Docket No. 8149.
September 26, 1932.
APPEAL from a judgment of the Superior Court of Los Angeles County and from an order denying a new trial. Allan B. Campbell, Judge. Judgment affirmed and appeal from order denying new trial dismissed.
The facts are stated in the opinion of the court.
William P. Redmond for Appellant.
Charles Robert McCarty and Robert Black for Respondent.
 We have before us in this case, which involves an appeal from the judgment in favor of plaintiff as well as from an order denying a motion for new trial, an appellant's brief of 106 pages. The headings appearing therein are as follows: "Statement of Facts", "Appellant's Grounds of Appeal", "Excessive Damages", "The Court Should have Allowed the Defendant to introduce Evidence of Compensation Insurance" and "Defendant Demurs to Plaintiff's Complaint". Under the second heading, "Appellant's Grounds of Appeal", are listed specifications of error designated by letters of the alphabet, commencing with "a" and running to "u". That part of rule VIII of the Rules for the Supreme Court and District Courts of Appeal reading as follows: "The briefs must present each point separately, under an appropriate heading, showing the nature of the question to be presented" was designed to lighten the labors of the appellate tribunals by requiring the litigants to present their cause systematically and so arranged that those upon whom the duty devolves of ascertaining the rule of law to apply may be advised, as they read, of the exact question under consideration, instead of being compelled to extricate it from the mass. An appellant's brief which fails to comply is equally confusing to the respondent, who labors under an unwarranted handicap in attempting to understandingly reply. There is no reason — no great or insurmountable difficulty is presented by the rule — why there should not be a compliance. It may possibly be that the heading "Excessive Damages" and the one "The Court should have allowed the Defendants to introduce Evidence of Compensation Insurance" can be construed as a partial meeting of the requirements. For that reason we shall take note of them instead of dismissing the appeal, but treat the remainder of the brief for what it is, a presentation insufficient to require consideration or comment.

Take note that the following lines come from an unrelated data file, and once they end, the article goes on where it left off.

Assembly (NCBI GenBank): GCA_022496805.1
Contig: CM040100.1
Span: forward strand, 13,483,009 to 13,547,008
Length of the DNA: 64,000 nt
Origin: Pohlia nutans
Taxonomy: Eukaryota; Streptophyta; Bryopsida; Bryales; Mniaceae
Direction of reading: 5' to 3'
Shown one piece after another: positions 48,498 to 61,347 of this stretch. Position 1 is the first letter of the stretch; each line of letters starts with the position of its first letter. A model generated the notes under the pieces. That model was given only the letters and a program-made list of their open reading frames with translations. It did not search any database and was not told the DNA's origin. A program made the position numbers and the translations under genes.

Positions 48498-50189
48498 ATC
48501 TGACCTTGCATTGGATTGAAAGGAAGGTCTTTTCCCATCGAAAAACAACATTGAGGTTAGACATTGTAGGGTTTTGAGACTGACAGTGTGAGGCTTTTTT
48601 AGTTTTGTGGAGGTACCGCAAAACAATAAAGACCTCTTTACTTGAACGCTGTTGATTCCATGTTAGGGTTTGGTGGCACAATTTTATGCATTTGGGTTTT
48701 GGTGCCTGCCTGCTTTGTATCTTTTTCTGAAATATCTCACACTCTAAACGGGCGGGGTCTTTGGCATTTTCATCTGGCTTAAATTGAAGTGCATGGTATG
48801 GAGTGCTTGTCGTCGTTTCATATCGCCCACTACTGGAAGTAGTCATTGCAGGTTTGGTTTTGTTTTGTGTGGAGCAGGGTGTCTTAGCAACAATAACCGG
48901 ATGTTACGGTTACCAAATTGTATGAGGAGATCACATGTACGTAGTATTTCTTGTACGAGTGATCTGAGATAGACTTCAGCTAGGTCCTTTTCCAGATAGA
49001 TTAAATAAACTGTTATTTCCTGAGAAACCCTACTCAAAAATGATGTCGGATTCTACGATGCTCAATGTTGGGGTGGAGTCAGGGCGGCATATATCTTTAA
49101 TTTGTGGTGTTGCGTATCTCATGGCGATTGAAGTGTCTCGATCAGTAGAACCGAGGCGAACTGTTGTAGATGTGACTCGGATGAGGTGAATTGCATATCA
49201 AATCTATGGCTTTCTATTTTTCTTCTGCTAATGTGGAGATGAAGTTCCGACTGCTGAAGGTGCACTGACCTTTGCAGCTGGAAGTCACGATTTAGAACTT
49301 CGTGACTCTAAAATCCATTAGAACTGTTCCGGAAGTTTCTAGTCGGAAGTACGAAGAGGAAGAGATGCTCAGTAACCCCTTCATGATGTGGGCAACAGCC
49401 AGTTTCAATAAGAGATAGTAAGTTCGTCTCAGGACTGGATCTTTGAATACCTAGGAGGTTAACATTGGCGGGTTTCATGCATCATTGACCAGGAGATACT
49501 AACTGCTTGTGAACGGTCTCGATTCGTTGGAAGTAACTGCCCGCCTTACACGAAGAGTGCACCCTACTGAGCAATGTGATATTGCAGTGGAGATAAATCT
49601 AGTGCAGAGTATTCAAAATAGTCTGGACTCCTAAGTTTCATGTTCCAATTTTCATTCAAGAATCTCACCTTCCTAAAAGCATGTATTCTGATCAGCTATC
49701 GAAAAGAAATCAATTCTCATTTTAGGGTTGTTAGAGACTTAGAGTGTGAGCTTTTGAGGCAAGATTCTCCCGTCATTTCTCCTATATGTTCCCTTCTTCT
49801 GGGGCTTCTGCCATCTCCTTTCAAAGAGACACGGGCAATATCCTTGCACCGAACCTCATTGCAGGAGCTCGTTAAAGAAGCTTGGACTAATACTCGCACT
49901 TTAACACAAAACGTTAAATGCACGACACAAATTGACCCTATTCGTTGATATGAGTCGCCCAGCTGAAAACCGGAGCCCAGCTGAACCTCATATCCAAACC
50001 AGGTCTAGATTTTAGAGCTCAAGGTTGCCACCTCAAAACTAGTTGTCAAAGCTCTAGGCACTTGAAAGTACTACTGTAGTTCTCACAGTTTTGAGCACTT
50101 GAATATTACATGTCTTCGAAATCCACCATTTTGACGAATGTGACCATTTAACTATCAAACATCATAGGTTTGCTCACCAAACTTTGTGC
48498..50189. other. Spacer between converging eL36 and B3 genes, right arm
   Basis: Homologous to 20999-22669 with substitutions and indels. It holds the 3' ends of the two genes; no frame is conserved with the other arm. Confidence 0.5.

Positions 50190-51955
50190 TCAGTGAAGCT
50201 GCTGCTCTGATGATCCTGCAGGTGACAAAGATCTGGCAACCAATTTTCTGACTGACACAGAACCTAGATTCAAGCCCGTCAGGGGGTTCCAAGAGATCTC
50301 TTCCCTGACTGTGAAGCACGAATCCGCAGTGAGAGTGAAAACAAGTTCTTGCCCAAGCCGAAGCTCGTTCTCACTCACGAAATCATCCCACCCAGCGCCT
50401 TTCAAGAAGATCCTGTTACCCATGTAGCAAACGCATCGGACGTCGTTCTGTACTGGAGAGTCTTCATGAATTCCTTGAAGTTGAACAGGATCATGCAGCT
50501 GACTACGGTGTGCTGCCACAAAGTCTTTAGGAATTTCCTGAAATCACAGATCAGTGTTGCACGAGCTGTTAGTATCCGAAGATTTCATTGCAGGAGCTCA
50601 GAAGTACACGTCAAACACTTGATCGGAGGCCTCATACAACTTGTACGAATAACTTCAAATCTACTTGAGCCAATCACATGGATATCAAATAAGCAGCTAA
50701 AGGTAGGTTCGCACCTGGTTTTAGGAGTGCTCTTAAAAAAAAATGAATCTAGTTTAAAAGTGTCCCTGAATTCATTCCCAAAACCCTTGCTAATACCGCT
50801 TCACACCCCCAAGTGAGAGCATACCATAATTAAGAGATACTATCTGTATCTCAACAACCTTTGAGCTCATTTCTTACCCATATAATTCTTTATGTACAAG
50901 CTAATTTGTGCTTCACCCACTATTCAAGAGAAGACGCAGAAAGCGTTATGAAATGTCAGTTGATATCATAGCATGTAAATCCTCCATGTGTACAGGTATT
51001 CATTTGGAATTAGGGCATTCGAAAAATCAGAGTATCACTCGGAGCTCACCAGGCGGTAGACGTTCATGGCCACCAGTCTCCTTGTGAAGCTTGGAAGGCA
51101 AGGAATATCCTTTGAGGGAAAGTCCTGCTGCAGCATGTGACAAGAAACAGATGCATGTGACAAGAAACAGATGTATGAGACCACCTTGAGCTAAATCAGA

Turning, therefore, to the first question, "Excessive Damages", we find no reason whatever assigned from which it may be argued that the verdict is excessive, the appellant contenting himself with the assertion that if $7,500 (the amount of the verdict) is "one-half of the amount of compensatory damages under said section" (subd. 4, sec. 6, Workmen's Compensation Act), "such verdict for $7,500 must necessarily be construed as if it was for $15,000, and excessive damages. That notwithstanding such subdivision 4, of section 6, of said Workmen's Compensation Act, $7,500 is excessive damages." Hence nothing is presented under the heading which requires consideration.
 By the other point it is urged that the appellant, the defendant, who was neither self-insured nor insured by any carrier of compensation insurance, should have been permitted to prove that "for a period of about seven years" he had had compensation insurance and would have had at the time the respondent, his employee, was injured except for the negligence of his broker. A complete answer to this contention is found in Soria v. Cowell Portland Cement Co., 99 Cal.App. 108 [ 277 P. 1061], wherein it is said: "The statute covers all cases in which the employer is not insured. The fact that an employer intended, or endeavored, to take out insurance has no bearing on the fact that he was not insured at the time of the injury."
For the reason that there is no appeal from an order denying a motion for a new trial the order is: Judgment affirmed. Appeal from order denying motion for new trial dismissed.
Craig, Acting P.J., and Stephens, J., pro tem., concurred.
A petition for a rehearing of this cause was denied by the District Court of Appeal on October 25, 1932.